Coup in Myanmar
Updated: Feb 4, 2021
After 10 years of democracy, the military retakes control alleging electoral fraud.
By: Julie Sulser
On Monday morning, after 10 years of civilian rule, Myanmar’s military announced it had seized control of the country and declared a one year state of emergency until new elections would be held. This came shortly before parliament was set to sit following the election last November. The civilian government’s leaders and hundreds of legislators were detained under house arrest, 24 ministers removed, and a number of replacements announced as the military seized power. Telephone lines and internet connections were interrupted, flights grounded, and roadblocks put in place as the coup unfolded. State counsellor Aung San Suu Kyi ── known for both her role in Myanmar’s struggle for democracy and her condoning of the Rohingya crackdowns ── as well as President Win Myint, remain under house arrest, their exact whereabouts unknown.
Photo courtesy of Somchai Kongkamsri via Pexels
The official reason for this coup is alleged election fraud. In 2020 the National League for Democracy (NLD) under Aung San Suu Kyi gained over 80% of the votes, a landslide win, and a large increase from the previous 2015 election (the first after decades of military rule). Meanwhile, the military’s Union Solidarity and Development Party (USDP) won only 6.9%. Already, days before the election, the military had announced it would not accept the outcome of the election, and just last Wednesday military chief, Aung Hlaing threatened a coup. The military claims that an investigation had shown 10.5 million suspicious votes, but has not presented any evidence of that claim. Myanmar’s election commission has said there is no support for the allegations.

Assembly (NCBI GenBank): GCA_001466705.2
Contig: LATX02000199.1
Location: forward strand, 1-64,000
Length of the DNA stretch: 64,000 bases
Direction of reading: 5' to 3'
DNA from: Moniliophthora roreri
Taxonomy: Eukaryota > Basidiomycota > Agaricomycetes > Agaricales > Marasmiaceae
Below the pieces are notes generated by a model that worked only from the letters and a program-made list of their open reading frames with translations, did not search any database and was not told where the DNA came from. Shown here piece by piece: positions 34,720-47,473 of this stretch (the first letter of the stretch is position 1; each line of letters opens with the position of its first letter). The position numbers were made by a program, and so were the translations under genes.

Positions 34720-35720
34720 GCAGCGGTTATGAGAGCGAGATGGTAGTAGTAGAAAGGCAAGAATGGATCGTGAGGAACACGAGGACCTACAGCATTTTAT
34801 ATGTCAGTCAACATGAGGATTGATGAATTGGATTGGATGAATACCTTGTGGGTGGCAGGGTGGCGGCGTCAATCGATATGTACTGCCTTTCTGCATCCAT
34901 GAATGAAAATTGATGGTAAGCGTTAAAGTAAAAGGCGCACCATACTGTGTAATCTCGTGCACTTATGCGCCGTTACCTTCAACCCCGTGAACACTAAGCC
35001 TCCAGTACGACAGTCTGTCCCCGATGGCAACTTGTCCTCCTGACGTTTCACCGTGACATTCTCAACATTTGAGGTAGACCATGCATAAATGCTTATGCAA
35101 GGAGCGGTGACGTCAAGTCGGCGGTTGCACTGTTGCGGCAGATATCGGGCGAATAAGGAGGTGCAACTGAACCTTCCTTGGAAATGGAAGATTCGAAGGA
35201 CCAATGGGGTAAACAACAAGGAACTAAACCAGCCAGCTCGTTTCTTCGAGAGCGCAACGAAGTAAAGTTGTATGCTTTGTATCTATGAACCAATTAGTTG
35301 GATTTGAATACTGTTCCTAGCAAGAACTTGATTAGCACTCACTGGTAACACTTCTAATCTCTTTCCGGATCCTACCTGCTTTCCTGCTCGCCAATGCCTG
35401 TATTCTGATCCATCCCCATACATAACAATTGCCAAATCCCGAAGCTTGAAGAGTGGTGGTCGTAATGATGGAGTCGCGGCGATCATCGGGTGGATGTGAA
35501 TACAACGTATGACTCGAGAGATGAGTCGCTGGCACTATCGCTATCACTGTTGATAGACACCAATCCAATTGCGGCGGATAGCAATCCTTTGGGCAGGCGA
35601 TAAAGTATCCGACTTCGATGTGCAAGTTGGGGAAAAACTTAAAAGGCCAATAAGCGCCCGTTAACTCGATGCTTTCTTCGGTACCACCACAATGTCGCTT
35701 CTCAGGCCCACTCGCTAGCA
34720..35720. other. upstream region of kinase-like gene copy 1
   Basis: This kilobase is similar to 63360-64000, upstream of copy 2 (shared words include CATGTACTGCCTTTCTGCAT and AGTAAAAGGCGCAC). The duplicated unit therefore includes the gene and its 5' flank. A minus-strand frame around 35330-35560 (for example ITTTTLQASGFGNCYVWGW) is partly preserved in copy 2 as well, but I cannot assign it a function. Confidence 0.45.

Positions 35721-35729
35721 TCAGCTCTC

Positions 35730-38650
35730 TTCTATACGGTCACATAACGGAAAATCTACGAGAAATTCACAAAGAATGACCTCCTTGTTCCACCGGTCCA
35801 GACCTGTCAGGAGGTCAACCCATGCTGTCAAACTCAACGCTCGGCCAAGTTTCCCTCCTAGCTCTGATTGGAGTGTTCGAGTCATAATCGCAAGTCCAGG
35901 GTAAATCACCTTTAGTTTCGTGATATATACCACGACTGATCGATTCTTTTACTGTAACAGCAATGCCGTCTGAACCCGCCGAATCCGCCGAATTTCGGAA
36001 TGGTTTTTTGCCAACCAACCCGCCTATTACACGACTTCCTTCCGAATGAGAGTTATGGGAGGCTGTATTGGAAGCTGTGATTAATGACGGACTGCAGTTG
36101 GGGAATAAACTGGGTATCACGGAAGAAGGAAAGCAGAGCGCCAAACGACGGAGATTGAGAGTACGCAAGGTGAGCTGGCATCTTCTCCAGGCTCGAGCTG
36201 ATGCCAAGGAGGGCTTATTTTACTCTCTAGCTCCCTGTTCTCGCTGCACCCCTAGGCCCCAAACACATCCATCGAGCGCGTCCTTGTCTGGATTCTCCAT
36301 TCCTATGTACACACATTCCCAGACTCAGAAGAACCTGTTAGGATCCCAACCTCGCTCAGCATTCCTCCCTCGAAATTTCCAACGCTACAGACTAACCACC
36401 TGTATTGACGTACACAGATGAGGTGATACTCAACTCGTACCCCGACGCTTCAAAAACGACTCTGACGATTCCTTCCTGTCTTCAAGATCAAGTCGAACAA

The military also criticises that the elections were not postponed in light of the challenges posed by the Covid-19 pandemic.
Despite its election loss, however, the military would have held some power in the ousted government. This is due to the military-designed constitution of 2008 that automatically gives the military 25% of seats. These are enough for a veto and for making changes to the constitution impossible, as well as having control over several important ministries. The loss, therefore, did not ultimately threaten the military’s power but was highly symbolic.
Another potential reason for the coup that has been put forward is that military chief Min Aung Hlaing, who has been indicted as a key figure in the Rohingya crackdown, is securing his power and wealth. Observers, such as the campaign group Justice for Myanmar, note that the General and his family have long profited from his authority over the military’s two major conglomerates.
The General also harbours presidential ambitions, shaken by the previous election, and the coup comes shortly before his 65th birthday when he will be required to leave his military post.
Reactions to the coup have been widespread condemnation and calls for the release of the detained officials, with the US stating it might impose restrictions similar to the ones in place before the transition to civilian government in 2011. China’s government did not expressively condemn the events but ‘noted’ them, urging for stability to be restored. The UN Security Council is currently in an emergency meeting to discuss the developments and in the process of negotiating a statement.
The article is an entry to the 2021 Writing Competition of The Gaudie International.